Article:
Here’s a conundrum: The smaller the college, the fewer resources it has to experiment with different models to meet the demands of a rapidly changing workforce. At the same time, students are increasingly eyeing “bootcamps” and non-institutional providers that promise industry-relevant skills—but may not be able to afford their costs.
Ted Mitchell, Under Secretary of Education at the US Department of Education, thinks he has an answer. Today he is announcing that the federal government will loosen restrictions on schools that work with “alternative education providers,” including massive online open course (MOOCs) developers and coding bootcamps.
Here’s the kicker: Students enrolled in select programs can be eligible for Title IV federal financial aid.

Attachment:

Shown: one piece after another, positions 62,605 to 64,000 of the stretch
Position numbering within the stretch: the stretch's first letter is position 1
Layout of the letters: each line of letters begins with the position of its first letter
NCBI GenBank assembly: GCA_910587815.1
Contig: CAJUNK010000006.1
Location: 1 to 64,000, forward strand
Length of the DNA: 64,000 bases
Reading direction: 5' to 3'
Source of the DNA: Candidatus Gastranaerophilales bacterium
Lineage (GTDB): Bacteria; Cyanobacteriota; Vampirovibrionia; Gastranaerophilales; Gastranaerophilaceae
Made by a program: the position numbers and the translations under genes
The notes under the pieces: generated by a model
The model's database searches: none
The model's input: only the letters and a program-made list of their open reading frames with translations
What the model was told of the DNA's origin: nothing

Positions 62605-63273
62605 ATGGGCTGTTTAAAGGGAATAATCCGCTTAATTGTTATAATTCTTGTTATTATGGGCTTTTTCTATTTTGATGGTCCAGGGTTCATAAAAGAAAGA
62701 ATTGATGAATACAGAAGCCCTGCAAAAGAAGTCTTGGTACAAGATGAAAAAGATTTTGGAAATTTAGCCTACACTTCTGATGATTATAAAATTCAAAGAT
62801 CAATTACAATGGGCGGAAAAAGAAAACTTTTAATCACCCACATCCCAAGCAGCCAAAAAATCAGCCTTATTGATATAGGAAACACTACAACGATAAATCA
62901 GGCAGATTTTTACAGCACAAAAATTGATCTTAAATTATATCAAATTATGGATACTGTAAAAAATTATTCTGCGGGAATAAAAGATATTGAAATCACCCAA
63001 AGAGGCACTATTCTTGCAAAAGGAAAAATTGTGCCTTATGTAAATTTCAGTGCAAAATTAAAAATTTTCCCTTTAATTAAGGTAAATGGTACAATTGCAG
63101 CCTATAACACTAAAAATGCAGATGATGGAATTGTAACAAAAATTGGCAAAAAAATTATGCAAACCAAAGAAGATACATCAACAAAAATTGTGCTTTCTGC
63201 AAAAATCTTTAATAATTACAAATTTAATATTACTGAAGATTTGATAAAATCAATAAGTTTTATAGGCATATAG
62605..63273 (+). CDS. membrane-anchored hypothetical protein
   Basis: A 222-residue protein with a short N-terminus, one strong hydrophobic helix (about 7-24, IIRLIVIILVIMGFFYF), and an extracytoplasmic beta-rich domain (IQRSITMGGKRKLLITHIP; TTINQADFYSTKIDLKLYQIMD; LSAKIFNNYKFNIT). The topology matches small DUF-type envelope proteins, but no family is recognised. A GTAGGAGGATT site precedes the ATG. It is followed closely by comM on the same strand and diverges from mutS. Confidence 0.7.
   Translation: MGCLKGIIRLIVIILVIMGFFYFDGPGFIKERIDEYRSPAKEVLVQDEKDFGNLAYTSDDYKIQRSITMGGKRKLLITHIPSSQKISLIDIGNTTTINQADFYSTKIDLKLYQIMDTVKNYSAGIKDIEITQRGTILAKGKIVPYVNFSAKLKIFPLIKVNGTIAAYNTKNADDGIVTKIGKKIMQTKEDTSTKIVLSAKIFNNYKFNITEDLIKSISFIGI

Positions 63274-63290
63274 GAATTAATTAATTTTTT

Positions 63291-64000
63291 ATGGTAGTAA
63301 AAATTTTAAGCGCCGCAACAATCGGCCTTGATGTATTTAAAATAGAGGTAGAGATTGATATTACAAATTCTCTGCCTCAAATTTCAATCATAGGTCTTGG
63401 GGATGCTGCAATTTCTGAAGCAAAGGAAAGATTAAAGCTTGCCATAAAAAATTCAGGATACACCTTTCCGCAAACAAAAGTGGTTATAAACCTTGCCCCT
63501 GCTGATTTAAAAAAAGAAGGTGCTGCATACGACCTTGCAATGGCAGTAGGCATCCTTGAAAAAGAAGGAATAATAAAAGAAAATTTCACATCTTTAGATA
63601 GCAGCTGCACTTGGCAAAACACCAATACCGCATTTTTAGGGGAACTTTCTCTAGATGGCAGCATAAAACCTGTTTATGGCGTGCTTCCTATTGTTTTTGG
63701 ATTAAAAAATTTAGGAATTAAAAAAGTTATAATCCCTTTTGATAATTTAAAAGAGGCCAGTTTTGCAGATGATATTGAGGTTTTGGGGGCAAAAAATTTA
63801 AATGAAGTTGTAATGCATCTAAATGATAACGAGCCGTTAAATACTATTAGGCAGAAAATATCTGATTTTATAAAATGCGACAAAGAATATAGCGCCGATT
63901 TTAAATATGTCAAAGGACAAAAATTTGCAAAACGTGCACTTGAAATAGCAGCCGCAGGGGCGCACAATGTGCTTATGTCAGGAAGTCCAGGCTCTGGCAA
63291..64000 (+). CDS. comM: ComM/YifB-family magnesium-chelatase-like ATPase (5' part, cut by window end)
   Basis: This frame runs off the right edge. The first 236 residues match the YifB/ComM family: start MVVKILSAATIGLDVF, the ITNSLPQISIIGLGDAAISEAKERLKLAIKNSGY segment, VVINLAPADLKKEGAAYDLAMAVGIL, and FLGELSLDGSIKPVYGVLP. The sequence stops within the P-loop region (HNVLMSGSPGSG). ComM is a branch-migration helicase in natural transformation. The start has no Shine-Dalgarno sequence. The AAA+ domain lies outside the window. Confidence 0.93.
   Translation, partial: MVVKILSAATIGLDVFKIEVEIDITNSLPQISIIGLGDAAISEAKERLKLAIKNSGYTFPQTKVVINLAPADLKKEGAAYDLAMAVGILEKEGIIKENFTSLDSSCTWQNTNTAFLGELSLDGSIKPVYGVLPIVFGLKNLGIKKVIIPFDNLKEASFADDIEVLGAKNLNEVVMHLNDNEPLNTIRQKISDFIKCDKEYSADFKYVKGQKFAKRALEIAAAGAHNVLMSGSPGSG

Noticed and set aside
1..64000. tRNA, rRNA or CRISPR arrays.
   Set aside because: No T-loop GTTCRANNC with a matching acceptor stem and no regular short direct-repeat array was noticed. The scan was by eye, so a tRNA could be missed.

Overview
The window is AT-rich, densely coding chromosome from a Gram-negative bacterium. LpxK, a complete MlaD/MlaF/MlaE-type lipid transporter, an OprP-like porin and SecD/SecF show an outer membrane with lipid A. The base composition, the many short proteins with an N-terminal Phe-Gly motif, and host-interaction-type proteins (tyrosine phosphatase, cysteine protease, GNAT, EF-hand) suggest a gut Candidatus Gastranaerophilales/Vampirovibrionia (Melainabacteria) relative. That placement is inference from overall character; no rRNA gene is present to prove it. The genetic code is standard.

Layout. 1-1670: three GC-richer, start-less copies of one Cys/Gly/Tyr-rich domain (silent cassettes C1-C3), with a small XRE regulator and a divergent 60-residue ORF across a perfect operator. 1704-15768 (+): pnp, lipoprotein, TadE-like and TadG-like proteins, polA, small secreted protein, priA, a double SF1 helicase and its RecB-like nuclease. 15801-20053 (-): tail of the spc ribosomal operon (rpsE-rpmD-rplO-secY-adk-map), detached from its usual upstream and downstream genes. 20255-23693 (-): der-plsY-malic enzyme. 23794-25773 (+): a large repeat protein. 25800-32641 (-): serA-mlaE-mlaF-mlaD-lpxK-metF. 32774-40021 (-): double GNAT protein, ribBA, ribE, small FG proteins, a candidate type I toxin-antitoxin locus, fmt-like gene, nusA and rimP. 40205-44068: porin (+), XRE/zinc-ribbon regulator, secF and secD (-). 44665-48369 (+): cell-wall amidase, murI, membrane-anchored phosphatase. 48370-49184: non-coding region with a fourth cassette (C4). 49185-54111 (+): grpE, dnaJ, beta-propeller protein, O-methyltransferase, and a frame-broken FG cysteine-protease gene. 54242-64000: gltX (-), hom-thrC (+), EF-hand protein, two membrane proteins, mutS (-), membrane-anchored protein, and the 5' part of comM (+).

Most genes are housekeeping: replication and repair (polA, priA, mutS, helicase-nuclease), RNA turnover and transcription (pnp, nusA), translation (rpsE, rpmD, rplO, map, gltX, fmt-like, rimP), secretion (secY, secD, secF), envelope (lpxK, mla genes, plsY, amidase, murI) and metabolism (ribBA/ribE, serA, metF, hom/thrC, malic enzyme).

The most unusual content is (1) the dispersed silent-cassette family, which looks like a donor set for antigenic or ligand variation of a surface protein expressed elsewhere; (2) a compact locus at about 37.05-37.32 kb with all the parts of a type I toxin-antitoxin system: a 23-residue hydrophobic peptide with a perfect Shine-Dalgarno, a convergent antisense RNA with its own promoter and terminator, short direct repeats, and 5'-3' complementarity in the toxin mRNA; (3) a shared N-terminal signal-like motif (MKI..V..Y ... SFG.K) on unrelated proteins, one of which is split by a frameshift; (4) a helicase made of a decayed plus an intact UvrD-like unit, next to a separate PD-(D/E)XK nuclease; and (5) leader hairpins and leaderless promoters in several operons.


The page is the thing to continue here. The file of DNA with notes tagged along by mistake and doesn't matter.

The US Department of Education has launched the “Educational Quality through Innovation Partnerships” (EQUIP) pilot, open to carefully selected colleges or universities that work with non-institutional providers to create new programs. These partnerships must include an independent, third-party “Quality Assurance Entity” of the school’s choosing that will monitor and evaluate the program’s rigor. The school’s accrediting agency must also approve.
New Models, New Rules
The plan is sure to spark controversy. The pilot program proposes to waive existing rules that prohibit colleges that offer federal student aid from outsourcing 50 percent or more of their content and instruction to un-accredited, outside organizations. This means that an entire program—including curriculum, assessment and faculty—could be provided by an outside company.